We have a lot of storage in our van. Of all different sizes.
Our floor to ceiling storage area 71” tall and 30” wide total. It has 3 drawers on the bottom, and 2 large cabinet doors with multiple shelves inside of it on top. The drawer area is 20” deep before drawer installation. The drawer slides we used are 18” deep soft close drawer slides.
The interior walls of the shelving area was finished with beech wood for a clean finish. We then put a strong magnet underneath the middle shelf to hold the 2 cabinet doors closed when the van is moving. We put these magnets on all of the cabinets below the countertop as well as the access door to get under the bed. We got them from Home Depot and they work really well!
The kitchen counter framework is 32” tall with a 3/4” thick countertop on top of it making it 32.75” tall in the end. The countertop is 20” deep and 72” long (most van builds opt for a shorter length countertop fyi, we wanted a large one).
Used 2×2 treated wood for the framework for all the cabinetry underneath our countertop and in the floor to ceiling. We used 3/4” white melamine for all cabinet doors and drawer fronts. We used 1/2” MDF for the shelves inside the top of the floor to ceiling cabinet as well as for the bottoms of the drawers. (Our first van build we used thinner material for our drawers bottom and it ended up bending and breaking once weight was put in the drawer.. this 1/2” MDF is very strong.. make your drawers durable!) The 4 sides of our drawers were made with 9” wide x 1/2” thick pine wood. I am able to put a lot of weight in my drawers and they’re perfect. We used metal brackets throughout the framework for extra support. We used surface mount hinges on all the cabinet doors and brushed metal arched handles on all the cabinets. (Picture of making drawers below)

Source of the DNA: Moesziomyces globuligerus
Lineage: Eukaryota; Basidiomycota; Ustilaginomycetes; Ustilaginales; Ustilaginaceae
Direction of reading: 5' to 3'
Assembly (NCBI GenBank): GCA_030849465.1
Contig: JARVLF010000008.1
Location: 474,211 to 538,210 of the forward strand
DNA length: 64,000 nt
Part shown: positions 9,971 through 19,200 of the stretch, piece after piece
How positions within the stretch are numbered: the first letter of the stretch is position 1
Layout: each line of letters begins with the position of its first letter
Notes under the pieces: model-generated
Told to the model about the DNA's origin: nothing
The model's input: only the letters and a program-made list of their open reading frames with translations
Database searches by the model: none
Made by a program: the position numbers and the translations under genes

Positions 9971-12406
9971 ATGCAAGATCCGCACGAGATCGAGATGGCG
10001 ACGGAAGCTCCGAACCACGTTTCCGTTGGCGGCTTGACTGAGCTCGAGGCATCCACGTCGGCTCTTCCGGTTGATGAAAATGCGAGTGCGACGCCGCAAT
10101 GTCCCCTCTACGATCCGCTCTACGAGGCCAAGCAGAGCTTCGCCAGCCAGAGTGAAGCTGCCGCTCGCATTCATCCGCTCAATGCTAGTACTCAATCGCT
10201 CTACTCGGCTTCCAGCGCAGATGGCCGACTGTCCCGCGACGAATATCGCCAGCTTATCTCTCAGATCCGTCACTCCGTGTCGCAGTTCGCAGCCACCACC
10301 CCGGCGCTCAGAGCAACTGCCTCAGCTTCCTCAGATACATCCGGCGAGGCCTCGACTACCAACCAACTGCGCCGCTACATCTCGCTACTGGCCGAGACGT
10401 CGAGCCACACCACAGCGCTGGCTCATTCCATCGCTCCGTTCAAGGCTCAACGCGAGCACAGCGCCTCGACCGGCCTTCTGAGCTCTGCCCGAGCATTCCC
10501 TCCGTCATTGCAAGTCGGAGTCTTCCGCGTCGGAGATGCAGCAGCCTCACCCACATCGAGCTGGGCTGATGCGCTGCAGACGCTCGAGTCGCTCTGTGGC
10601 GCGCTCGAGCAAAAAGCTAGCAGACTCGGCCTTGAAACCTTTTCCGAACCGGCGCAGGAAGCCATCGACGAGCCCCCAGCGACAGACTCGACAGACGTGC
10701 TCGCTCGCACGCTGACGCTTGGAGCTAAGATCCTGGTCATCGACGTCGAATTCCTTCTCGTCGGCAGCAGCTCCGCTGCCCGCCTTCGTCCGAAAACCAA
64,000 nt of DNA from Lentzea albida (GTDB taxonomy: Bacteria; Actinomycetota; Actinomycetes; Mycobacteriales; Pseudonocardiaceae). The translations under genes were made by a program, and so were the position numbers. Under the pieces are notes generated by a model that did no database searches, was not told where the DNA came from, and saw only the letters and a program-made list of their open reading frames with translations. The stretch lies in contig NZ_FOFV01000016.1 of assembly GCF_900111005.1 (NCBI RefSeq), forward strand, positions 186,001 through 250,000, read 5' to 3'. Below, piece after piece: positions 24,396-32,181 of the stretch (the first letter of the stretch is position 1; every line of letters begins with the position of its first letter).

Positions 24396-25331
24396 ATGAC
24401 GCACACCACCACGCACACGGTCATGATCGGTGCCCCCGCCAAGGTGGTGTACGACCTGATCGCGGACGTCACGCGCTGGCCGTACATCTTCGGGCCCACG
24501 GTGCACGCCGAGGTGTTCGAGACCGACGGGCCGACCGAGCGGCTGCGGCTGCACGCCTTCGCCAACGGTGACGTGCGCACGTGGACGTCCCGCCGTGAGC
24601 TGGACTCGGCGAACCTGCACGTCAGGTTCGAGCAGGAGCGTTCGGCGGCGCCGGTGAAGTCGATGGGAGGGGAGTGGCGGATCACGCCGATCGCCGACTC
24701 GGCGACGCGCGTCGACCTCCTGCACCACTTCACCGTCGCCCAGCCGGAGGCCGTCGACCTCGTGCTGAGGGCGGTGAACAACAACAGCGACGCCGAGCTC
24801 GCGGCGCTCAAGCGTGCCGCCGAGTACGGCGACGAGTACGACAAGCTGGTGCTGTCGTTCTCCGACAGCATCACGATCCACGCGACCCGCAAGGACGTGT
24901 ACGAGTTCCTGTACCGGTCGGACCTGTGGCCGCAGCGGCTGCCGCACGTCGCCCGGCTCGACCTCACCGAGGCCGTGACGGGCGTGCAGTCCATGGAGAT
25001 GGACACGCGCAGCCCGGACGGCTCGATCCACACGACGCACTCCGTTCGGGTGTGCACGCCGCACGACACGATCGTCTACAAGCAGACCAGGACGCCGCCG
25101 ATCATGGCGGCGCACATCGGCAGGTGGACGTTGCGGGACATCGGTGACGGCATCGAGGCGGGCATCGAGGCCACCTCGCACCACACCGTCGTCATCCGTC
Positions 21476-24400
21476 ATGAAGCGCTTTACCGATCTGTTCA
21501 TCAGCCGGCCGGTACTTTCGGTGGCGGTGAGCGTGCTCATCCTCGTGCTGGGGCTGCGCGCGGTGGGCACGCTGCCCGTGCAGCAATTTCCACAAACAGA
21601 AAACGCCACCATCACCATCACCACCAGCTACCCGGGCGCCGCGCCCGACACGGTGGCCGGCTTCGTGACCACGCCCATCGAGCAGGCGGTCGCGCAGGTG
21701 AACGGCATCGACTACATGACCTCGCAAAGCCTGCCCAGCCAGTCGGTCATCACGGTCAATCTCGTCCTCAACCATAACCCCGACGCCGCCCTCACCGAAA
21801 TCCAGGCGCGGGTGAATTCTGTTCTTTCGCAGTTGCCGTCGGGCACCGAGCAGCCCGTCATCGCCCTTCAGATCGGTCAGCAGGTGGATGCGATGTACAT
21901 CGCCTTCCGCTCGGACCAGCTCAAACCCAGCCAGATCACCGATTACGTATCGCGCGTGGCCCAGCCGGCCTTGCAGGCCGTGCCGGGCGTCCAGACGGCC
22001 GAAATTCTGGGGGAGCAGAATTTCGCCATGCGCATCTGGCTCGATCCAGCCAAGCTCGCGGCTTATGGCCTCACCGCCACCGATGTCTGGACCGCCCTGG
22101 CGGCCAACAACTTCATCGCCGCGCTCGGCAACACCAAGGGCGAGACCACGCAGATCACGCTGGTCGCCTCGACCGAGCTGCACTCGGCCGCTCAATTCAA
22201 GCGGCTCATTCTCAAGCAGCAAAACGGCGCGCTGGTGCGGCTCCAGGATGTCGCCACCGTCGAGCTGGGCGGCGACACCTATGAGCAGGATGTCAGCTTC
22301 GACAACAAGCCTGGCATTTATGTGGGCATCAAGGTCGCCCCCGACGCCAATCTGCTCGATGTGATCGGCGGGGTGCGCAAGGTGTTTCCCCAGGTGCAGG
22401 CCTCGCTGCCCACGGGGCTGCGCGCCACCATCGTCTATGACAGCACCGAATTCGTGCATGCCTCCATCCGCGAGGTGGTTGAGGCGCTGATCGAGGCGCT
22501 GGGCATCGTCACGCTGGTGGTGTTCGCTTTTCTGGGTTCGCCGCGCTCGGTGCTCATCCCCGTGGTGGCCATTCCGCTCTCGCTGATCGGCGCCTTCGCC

Size: 60” long x 17.25” tall x 20.5” deep (height is combined 17 inches of framework & 1/4” MDF for top lids, depth is combined 19.75” framework + 3/4” melamine siding). We then have a 3” firm cushion on top of this.
Used 2×2 treated wood for the framework, 1/4” MDF for the top “lids” that open and to separate the 3 storage areas in the interior of bench, and 3/4” white melamine for the finished sides of the bench. We used 3” metal brackets for extra support inside the corners of the 2×2. This is longer than most bench seats, but fits us both comfortably and I can even lay down on it. A typical chair/toilet is around 16-17” high so it’s a typical height to sit on. Our cushion is firm and you cannot feel any wood when sitting on it. The 3 lids on top of our bench seat open separately for 3 separate storage areas (separated with MDF in the storage area itself). We used simple hinges for these lids. Our portable toilet sits in one of these storage areas. It is a perfect place for it as the toilet is 16.5” high.